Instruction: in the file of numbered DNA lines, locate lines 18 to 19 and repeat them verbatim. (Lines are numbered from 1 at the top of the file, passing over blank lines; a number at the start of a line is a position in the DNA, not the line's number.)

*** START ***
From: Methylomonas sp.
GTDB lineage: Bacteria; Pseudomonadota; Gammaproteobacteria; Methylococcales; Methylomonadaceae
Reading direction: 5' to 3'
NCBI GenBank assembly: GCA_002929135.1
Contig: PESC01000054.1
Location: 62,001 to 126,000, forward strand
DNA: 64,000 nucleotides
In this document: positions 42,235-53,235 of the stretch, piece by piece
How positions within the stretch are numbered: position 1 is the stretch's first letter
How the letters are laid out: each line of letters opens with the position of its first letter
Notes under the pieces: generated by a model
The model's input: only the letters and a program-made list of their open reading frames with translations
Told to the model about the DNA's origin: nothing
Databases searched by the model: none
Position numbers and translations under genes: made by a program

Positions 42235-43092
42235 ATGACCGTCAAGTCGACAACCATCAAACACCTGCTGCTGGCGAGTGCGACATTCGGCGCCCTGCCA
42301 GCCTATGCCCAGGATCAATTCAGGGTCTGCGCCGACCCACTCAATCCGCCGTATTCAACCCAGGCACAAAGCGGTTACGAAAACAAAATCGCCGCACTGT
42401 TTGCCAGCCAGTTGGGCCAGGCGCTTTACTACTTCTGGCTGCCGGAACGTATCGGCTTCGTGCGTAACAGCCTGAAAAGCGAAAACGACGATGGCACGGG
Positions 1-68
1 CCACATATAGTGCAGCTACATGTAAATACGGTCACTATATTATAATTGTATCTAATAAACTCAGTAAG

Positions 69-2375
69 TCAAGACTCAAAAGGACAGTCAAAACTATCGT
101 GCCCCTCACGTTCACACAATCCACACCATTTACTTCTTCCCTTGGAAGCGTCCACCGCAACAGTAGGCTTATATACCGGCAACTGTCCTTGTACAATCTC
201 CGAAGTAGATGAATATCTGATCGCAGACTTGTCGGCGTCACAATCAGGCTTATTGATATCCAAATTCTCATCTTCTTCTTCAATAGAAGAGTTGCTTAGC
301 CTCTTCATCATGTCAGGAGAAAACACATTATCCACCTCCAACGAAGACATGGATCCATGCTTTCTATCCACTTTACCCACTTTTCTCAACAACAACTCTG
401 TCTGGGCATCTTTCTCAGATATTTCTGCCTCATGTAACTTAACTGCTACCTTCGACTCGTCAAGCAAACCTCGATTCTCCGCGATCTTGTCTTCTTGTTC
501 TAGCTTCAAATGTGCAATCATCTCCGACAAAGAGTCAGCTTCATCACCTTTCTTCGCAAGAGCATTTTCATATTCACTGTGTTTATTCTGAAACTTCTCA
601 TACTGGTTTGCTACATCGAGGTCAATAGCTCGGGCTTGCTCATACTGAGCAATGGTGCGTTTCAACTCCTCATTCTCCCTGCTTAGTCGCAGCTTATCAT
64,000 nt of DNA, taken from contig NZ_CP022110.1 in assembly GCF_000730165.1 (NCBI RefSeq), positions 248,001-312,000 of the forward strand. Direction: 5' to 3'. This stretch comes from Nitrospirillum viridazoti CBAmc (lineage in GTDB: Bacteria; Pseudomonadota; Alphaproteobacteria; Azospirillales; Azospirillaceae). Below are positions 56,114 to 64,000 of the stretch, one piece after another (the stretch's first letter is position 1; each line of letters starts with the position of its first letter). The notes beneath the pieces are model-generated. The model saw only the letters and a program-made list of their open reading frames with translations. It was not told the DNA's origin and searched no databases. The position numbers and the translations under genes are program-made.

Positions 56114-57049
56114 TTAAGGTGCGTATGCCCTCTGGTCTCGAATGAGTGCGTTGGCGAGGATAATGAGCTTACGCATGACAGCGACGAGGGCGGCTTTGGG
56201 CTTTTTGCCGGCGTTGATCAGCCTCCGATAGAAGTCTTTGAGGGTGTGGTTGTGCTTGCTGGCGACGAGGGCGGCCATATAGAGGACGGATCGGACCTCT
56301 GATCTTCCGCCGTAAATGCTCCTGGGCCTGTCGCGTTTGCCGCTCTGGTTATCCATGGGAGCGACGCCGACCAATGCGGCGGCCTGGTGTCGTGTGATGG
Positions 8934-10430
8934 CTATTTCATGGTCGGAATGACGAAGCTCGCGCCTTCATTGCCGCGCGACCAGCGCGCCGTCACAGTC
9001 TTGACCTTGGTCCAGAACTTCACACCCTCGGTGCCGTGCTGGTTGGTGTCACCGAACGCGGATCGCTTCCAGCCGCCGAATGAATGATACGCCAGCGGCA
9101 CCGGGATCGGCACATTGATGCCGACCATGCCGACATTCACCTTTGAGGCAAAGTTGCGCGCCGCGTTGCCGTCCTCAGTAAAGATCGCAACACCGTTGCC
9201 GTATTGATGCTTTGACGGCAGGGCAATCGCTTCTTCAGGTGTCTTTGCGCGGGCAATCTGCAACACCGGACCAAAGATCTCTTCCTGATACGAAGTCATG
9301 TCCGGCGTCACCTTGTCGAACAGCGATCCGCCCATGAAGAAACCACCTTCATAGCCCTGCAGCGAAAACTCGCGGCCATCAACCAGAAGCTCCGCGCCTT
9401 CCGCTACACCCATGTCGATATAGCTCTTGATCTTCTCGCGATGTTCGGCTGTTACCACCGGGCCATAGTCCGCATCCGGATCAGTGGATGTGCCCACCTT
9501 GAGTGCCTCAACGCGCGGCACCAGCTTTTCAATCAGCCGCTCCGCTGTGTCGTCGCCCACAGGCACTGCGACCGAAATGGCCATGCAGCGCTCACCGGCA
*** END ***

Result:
42301 GCCTATGCCCAGGATCAATTCAGGGTCTGCGCCGACCCACTCAATCCGCCGTATTCAACCCAGGCACAAAGCGGTTACGAAAACAAAATCGCCGCACTGT
42401 TTGCCAGCCAGTTGGGCCAGGCGCTTTACTACTTCTGGCTGCCGGAACGTATCGGCTTCGTGCGTAACAGCCTGAAAAGCGAAAACGACGATGGCACGGG